• After blowing the save last night against the Giants and receiving the win, Cubs closer Kyuji Fujikawa has been placed on the 15-day disabled list. The Cubs plan to go with a committee approach but Marmol won’t be part of that committee, leaving the save opportunities to Shawn Camp and James Russell while Fujikawa is on the shelf. Teams in need of saves should certainly look towards Camp and/or Russell but unless you are desperate, the roster spot used on a mediocre reliever hoping to chase a few saves on a committee might not be worth it. Rafael Dolis was called up for Fujikawa and although he received a few save ops last year, he has a 6.18 ERA in the majors and mediocre peripherals throughout his minor league career. Shawn Camp’s better than his seasonal 6.75 ERA but with a career 6.2 K/9 and 4.09 FIP, if you’re not in a very deep or NL-Only league, he might hurt hurt your roster if he’s not getting consistent saves. James Russell, like Camp has uninspiring numbers and should only be owned if you really need the saves.
• Fujikawa received the lucky win last night because Sergio Romo blew his first save of the season in the bottom half of the inning, giving up a home run to Dioner Navarro and a walk-off double to Starlin Castro. Romo’s job isn’t in any danger but the Giants will be careful with his work load. After pitching on Thursday and Friday Romo had the day off today and Santiago Casilla came in for the two inning save, his first of the season. On Romo’s off days, look for Casilla and Jeremy Affeldt to get the save opportunity. If anything were to happen to Romo, it would be Casilla’s job but let’s hope that won’t be the case as it would be a shame to not be able to see Romo’s slider on a regular basis. Several managers let their closers/relievers pitch three days in a row but I’d wager that the Giants won’t let that happen much with Romo, making Casilla and Affeldt speculative pickups on games where Romo has pitched on consecutive days.
• With Rafael Soriano resting on Friday having pitched in the previous three games, the Nationals turned to Drew Storen to close this afternoon and he proceeded to blow his first save of the season. Tyler Clippard was even shakier in the eighth inning allowing four batters to reach base, three via bases on balls. Storen is next in line in DC and has pitched well thus far, striking out six batters with only one walk in his five and a third innings pitched. Meanwhile, Clippard has struggled early on in 2013, specifically with his control (7.94 BB/9). I have no evidence to suggest that Tyler Clippard is breaking down but it might be worth nothing that he has pitched more innings out of the bullpen since 2010 than any other reliever in baseball.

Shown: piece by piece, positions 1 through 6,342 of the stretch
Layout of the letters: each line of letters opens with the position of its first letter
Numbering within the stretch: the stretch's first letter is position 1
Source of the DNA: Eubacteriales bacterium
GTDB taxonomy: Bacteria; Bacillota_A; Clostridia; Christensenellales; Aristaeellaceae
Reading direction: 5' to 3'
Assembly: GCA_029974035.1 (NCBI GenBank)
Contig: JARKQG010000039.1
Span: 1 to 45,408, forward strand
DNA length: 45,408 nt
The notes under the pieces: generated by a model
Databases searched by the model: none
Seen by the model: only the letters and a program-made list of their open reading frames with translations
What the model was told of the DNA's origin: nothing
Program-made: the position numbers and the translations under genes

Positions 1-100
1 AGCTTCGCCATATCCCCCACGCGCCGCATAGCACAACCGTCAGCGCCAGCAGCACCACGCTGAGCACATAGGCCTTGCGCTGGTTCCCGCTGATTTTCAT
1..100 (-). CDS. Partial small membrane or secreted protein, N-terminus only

• Joel Hanrahan is still the closer in Boston but there is no doubt that the leash has tightened up over the last few days. Hanrahan walked the first two batters in the ninth inning in today’s outing before Koji Uehara had to come in to clean his mess. On the season Hanrahan has now walked six batters in four and two thirds innings pitched, giving up six earned runs and three home runs. Hanrahan’s control is particularly concerning because he struggled in that area last year with a 5.43 BB/9. If Hanrahan can’t get back on track, look for Andrew Bailey to take over. Bailey pitched a perfect eighth inning today and has yet to allow a run this season, pitching to a 1.10 FIP. Uehara might get a look at the ninth as well, but the Red Sox are reluctant to overuse him or pitch him too many days in a row as he’s been somewhat fragile over his career. However, with a 14.33 K/BB last year and a career 2.67 FIP as a reliever, Uehara has the skills to pitch in the ninth inning and/or help out the ratios for your fantasy team.
[Green light, yellow light, red light: the colors represent the volatility of the bullpen order.]
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